Deaths from liver cancer nearly double since the 1990s, new figures reveal
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Over the last two decades, deaths caused by liver cancer have increased by 80% 1, making it one of the fastest-growing causes of cancer deaths worldwide.

According to the Global Burden of Disease Study, the most comprehensive worldwide observational epidemiological study to date, 830,000 people died as a result of the disease in 2016 compared to 464,000 people in 1990.1 This makes liver cancer the second leading cause of cancer deaths worldwide, after lung cancer.

Primary liver cancer, the most prevalent liver cancer worldwide, can be attributed to heavy drinking and other lifestyle choices but is most commonly caused by long-term infection with the hepatitis B or hepatitis C virus. These viruses are a major public health challenge, affecting over 325 million people, worldwide.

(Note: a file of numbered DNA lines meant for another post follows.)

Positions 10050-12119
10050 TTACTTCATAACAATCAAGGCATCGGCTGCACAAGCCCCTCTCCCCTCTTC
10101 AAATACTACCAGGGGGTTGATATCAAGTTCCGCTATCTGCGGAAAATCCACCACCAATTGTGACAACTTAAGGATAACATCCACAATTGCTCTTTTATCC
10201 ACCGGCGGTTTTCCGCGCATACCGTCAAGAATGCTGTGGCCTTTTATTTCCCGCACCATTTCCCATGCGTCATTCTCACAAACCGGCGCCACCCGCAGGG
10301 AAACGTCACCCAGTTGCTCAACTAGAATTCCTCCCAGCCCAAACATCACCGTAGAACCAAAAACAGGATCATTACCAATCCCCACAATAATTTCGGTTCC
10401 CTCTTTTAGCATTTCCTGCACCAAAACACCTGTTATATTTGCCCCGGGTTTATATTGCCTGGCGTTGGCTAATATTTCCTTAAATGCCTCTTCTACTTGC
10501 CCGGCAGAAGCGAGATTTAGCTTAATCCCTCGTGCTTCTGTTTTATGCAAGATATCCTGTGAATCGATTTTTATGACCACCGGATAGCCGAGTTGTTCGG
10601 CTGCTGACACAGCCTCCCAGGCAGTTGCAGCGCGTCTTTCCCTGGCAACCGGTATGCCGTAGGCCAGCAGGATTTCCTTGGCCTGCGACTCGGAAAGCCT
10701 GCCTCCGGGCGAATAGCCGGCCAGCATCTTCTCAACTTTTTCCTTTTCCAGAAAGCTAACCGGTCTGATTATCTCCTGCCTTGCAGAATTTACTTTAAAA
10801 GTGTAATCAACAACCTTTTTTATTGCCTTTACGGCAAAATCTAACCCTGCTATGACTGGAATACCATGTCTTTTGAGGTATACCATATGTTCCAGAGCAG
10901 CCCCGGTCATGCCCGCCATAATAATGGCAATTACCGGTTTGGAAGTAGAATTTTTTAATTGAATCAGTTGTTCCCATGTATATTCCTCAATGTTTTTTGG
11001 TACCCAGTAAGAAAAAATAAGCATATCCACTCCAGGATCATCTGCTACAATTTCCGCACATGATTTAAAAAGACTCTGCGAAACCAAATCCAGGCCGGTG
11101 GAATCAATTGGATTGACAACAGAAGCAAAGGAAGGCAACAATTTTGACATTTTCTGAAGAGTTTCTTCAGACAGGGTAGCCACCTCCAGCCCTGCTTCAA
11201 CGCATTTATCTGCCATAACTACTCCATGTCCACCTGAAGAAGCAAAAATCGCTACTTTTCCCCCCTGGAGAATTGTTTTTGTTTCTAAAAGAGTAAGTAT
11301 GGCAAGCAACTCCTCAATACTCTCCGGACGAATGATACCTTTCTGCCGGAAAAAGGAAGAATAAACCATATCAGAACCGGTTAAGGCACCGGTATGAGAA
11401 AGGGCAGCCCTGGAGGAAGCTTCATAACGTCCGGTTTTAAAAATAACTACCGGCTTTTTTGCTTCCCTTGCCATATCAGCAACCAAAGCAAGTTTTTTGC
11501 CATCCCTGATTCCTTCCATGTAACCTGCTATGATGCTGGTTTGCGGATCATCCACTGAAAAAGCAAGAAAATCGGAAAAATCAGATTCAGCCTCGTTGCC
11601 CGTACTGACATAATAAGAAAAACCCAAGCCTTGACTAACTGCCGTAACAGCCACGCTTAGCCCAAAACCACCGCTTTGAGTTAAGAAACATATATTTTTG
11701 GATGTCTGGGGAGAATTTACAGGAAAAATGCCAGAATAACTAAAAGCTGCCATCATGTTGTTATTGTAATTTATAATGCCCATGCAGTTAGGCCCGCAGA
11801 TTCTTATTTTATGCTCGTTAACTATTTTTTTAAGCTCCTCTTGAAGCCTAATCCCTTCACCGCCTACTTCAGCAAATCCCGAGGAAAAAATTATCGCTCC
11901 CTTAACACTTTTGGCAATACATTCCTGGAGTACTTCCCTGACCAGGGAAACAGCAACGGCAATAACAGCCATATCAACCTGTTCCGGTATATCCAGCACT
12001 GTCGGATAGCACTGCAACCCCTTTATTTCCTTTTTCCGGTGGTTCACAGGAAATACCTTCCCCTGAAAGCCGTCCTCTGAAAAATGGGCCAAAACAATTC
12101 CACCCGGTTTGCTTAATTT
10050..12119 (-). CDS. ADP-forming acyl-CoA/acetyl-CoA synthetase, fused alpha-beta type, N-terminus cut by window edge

Globally, two out of three liver cancer deaths are caused by hepatitis B or C. 1 The Western Pacific and South East Asia regions record the largest numbers of people living with the viruses and also some of the highest cases of liver cancer deaths globally. In China alone, over 260,000 liver cancer deaths caused by hepatitis B and C were recorded in 2016, accounting for a third of the global liver cancer death toll.

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